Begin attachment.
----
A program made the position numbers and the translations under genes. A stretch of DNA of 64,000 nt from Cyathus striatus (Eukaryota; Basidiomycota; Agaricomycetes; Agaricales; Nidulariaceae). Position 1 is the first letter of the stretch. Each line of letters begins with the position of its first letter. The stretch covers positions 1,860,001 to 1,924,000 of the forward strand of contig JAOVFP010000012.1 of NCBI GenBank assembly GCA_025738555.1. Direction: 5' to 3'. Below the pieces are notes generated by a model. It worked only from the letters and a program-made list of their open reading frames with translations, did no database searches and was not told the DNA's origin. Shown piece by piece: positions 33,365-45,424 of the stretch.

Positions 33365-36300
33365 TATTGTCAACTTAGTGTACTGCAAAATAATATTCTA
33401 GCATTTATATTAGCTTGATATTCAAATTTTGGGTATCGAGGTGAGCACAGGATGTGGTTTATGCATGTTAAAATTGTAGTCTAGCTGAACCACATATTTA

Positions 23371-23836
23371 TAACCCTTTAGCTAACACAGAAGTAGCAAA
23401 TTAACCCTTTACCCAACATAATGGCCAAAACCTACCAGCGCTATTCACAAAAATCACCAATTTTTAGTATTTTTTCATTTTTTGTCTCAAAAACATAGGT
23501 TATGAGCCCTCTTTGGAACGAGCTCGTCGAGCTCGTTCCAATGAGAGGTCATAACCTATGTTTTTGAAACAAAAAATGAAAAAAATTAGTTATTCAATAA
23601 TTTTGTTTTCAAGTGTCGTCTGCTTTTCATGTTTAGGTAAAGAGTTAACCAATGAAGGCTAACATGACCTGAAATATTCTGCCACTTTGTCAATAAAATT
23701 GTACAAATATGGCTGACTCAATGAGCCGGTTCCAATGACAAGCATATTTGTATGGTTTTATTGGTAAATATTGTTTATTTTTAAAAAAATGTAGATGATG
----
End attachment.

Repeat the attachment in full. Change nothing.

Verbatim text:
A program made the position numbers and the translations under genes. A stretch of DNA of 64,000 nt from Cyathus striatus (Eukaryota; Basidiomycota; Agaricomycetes; Agaricales; Nidulariaceae). Position 1 is the first letter of the stretch. Each line of letters begins with the position of its first letter. The stretch covers positions 1,860,001 to 1,924,000 of the forward strand of contig JAOVFP010000012.1 of NCBI GenBank assembly GCA_025738555.1. Direction: 5' to 3'. Below the pieces are notes generated by a model. It worked only from the letters and a program-made list of their open reading frames with translations, did no database searches and was not told the DNA's origin. Shown piece by piece: positions 33,365-45,424 of the stretch.

Positions 33365-36300
33365 TATTGTCAACTTAGTGTACTGCAAAATAATATTCTA
33401 GCATTTATATTAGCTTGATATTCAAATTTTGGGTATCGAGGTGAGCACAGGATGTGGTTTATGCATGTTAAAATTGTAGTCTAGCTGAACCACATATTTA

Positions 23371-23836
23371 TAACCCTTTAGCTAACACAGAAGTAGCAAA
23401 TTAACCCTTTACCCAACATAATGGCCAAAACCTACCAGCGCTATTCACAAAAATCACCAATTTTTAGTATTTTTTCATTTTTTGTCTCAAAAACATAGGT
23501 TATGAGCCCTCTTTGGAACGAGCTCGTCGAGCTCGTTCCAATGAGAGGTCATAACCTATGTTTTTGAAACAAAAAATGAAAAAAATTAGTTATTCAATAA
23601 TTTTGTTTTCAAGTGTCGTCTGCTTTTCATGTTTAGGTAAAGAGTTAACCAATGAAGGCTAACATGACCTGAAATATTCTGCCACTTTGTCAATAAAATT
23701 GTACAAATATGGCTGACTCAATGAGCCGGTTCCAATGACAAGCATATTTGTATGGTTTTATTGGTAAATATTGTTTATTTTTAAAAAAATGTAGATGATG